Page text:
Long Beach City Auditor Laura Doud’s visionary initiative in 2006 has led to a windfall of over $52 million for the city’s Police and Fire Departments, ensuring enhanced public safety services without any burden on taxpayers. The innovative Public Safety Oil Production Act (Proposition H) was born out of Doud’s astute observation of a low tax rate on oil producers in comparison to neighboring cities.
Since its enactment in 2007, the Public Safety Oil Production Act has consistently generated an average of $3.25 million annually, fortifying essential services provided by the Long Beach Police and Fire Departments.
City Auditor Laura Doud emphasized the crucial role these funds play in supporting public safety staffing, emergency response, homelessness outreach, mental health services, and more. With California’s shift away from oil production, Mayor Rex Richardson’s request for a comprehensive review of oil production revenue, overseen by Doud’s office, becomes particularly pertinent. This review will gauge the potential impact of revenue loss on vital city services like public safety.
The impact of the Public Safety Oil Production Act extends beyond traditional public safety measures. These funds have been instrumental in bolstering the city’s efforts to combat homelessness. Initiatives such as the Homelessness Education and Response Team have facilitated over 800 emergency medical service contacts in a single year. The Quality of Life Team, in collaboration with the Mental Evaluation Team, has successfully connected homeless individuals with critical support services, including temporary housing and mental health facilities.
Mental Evaluation Team Officer E. Gorski underlined the transformative impact of these funds, stating, “When people are given the proper help and opportunity to succeed, it, in turn, creates a safer city.” The teams collectively made nearly 900 contacts with individuals experiencing homelessness in 2022, conducting over 600 crisis evaluations.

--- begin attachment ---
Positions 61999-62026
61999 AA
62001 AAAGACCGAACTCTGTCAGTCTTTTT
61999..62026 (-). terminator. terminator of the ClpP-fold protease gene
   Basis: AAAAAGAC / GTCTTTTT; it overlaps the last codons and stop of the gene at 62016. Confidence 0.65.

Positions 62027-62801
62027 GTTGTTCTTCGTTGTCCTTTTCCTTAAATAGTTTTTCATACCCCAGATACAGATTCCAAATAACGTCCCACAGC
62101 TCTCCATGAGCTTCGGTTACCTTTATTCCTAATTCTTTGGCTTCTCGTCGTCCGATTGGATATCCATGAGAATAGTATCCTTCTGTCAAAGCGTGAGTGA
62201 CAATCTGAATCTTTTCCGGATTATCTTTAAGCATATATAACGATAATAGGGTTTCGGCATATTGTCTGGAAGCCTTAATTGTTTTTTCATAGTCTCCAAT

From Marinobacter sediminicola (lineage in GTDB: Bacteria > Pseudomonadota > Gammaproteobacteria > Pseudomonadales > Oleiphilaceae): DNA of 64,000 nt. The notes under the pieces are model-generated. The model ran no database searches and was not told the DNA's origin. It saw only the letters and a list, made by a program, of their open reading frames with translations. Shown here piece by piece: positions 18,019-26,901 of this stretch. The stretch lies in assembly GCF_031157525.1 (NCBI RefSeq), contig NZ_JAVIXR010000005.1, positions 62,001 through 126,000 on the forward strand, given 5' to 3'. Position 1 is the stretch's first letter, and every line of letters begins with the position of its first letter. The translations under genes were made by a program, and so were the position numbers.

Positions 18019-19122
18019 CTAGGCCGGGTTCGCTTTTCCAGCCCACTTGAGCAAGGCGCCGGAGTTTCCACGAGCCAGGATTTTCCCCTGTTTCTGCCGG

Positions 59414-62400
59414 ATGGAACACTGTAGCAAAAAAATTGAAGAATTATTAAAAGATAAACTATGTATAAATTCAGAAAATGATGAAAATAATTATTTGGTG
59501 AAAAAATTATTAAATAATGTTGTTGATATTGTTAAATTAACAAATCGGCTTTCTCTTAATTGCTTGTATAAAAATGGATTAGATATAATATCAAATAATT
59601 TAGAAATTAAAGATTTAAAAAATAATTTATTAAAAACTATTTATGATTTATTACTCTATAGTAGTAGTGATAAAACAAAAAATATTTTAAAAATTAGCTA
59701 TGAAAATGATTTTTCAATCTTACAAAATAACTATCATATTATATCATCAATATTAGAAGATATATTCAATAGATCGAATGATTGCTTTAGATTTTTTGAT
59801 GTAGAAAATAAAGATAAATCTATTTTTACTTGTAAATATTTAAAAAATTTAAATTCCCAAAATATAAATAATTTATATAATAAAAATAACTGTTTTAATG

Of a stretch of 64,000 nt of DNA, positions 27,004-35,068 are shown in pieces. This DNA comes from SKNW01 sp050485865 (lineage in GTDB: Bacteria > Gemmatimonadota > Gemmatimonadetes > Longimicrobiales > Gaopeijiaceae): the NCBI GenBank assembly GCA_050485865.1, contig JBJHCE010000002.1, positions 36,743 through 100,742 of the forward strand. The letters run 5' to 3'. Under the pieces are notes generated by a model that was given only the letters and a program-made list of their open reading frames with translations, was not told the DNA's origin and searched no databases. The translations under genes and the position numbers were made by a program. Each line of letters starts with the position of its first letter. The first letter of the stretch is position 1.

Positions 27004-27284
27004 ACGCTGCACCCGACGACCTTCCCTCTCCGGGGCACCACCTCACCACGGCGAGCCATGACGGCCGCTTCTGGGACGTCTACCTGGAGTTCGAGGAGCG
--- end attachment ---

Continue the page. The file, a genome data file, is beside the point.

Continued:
The Public Safety Oil Production Act has been instrumental in supporting Fire Station 17, Truck 17, which responded to an astounding 26,395 incidents over a decade, including medical emergencies, fires, rescues, and assists.
Moreover, these funds have been a linchpin for critical police and fire resources and operations. Notable allocations include funding for a fire truck in 2009, which continues to serve the Fire Department to this day, as well as the Crime Impact Motor Team’s response to over 107,000 community safety incidents in an eight-year period. Additionally, the act has facilitated the graduation of 135 new firefighters and 212 new police officers through Fire and Police Academy sessions.
For those interested in delving deeper into the impact of the Public Safety Oil Production Act, the City Auditor’s Office has released a comprehensive visual summary, available in multiple languages, including Spanish, Khmer, and Tagalog. Printed copies can be requested via email at Auditor@longbeach.gov or by phone at 562-570-6751.
In 2006, City Auditor Laura Doud’s meticulous analysis paved the way for the Public Safety Oil Production Act, enhancing Long Beach’s public safety infrastructure. Mandating an annual independent review by the City Auditor’s Office, the voter-approved ordinance ensures transparent and accountable use of these funds, as they continue to be a cornerstone of the city’s Police and Fire Departments.